Chowdury and Others v. Greece: Further Integration of the Positive Obligations under Article 4 of the ECHR and the CoE Convention on Action against Human Trafficking

By Dr. Vladislava Stoyanova, author of Human Trafficking and Slavery Reconsidered. Conceptual Limits and States’ Positive Obligations in European Law (Cambridge University Press, 2017)[1]

 On 30 March 2017 the ECtHR delivered the Chowdury and Others v. Greece judgment (currently available only in French), where the Court found a violation of Article 4(2) of the ECHR in relation to 42 undocumented migrant workers from Bangladesh who worked on a strawberry farm in Manolada, Greece, and who were subjected to severe forms of labour exploitation. The summary of the factual circumstances is available here in English. The ECtHR found that the migrants’ circumstances amounted to forced labour and human trafficking and that Greece was in violation of its positive obligations under Article 4 to take protective operational measures and to conduct an effective investigation. Continue reading

K.B. and Others v. Croatia: the Court’s first steps to tackle parental alienation

By Evelyn Merckx, teaching assistant and PhD researcher at Ghent University

Children’s position during their parents’ separation remains a delicate matter. A variety of reasons can result in a child refusing contact with a parent in response to the challenging situation. Objective reasons can lead to the child’s decision, such as a parent’s aggressive or indifferent behaviour. However, it can also be the result of a smear campaign of the other parent. In the past, the European Court of Human Rights avoided to impose harsh obligations on the State Party to prevent a child alienating a parent. To prevent having to answer the question whether contact is in the best interests of the child in a given case, the Court mainly focuses on the State Parties’ procedural and positive obligations to adopt certain measures to regulate the relations between private individuals through the establishment of an effective regulatory framework of adjudicatory and enforcement machinery (amongst others: ECtHR, Stasik v. Poland, 2015, § 80). Steady case law examines whether the State Party adopted all necessary, relevant and sufficient measures that can be reasonably expected to facilitate contact between parent and child (amongst others: ECtHR, Bostina v. Romania, 2016, § 57) . Furthermore, the Court solely examines the parent’s right to contact with his or her child and hereby refusing to examine the child’s right not to be manipulated. K.B. and others v. Croatia seems to deviate from past case law, providing for a welcome change but entailing some risks as well. Continue reading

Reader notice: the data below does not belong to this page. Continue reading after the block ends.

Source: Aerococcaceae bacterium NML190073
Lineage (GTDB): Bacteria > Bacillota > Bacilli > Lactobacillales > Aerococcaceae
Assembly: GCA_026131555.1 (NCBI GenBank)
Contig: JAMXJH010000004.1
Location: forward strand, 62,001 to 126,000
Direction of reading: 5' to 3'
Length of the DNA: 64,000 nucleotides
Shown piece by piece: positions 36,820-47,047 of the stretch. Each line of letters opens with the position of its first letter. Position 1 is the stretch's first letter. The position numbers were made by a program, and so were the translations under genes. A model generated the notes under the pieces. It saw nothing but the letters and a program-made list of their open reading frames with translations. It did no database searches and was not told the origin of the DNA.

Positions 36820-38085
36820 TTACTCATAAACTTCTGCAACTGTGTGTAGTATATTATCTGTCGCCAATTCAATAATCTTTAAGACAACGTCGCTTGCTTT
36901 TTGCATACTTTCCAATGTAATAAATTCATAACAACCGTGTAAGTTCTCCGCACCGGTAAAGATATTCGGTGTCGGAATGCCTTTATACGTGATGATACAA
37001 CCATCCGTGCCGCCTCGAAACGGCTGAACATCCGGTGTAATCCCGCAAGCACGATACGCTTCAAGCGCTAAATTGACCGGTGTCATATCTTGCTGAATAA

Orloskaya iskra v. Russia: Reporting in media during election campaign must be free from content restrictions

By Galina Arapova, Director of Mass Media Defence Centre, senior media lawyer, Russia

On 21 February, the Court delivered its judgment in the case of Orloskaya iskra v. Russia, concerning the use of electoral laws to curb or restrict media reporting at election time and the circulation of critical opinions and information about candidates, their programs and political views.

The case deals with the applicant’s conviction for an administrative offence for publishing critical articles about a politician during the 2007 parliamentary election campaign in Russia.  The applicant, regional newspaper “Orlovskaya iskra”, whose political affiliation was specified on the front page, had published two critical articles. Continue reading

X and X v. Belgium: a missed opportunity for the CJEU to rule on the state’s obligations to issue humanitarian visa for those in need of protection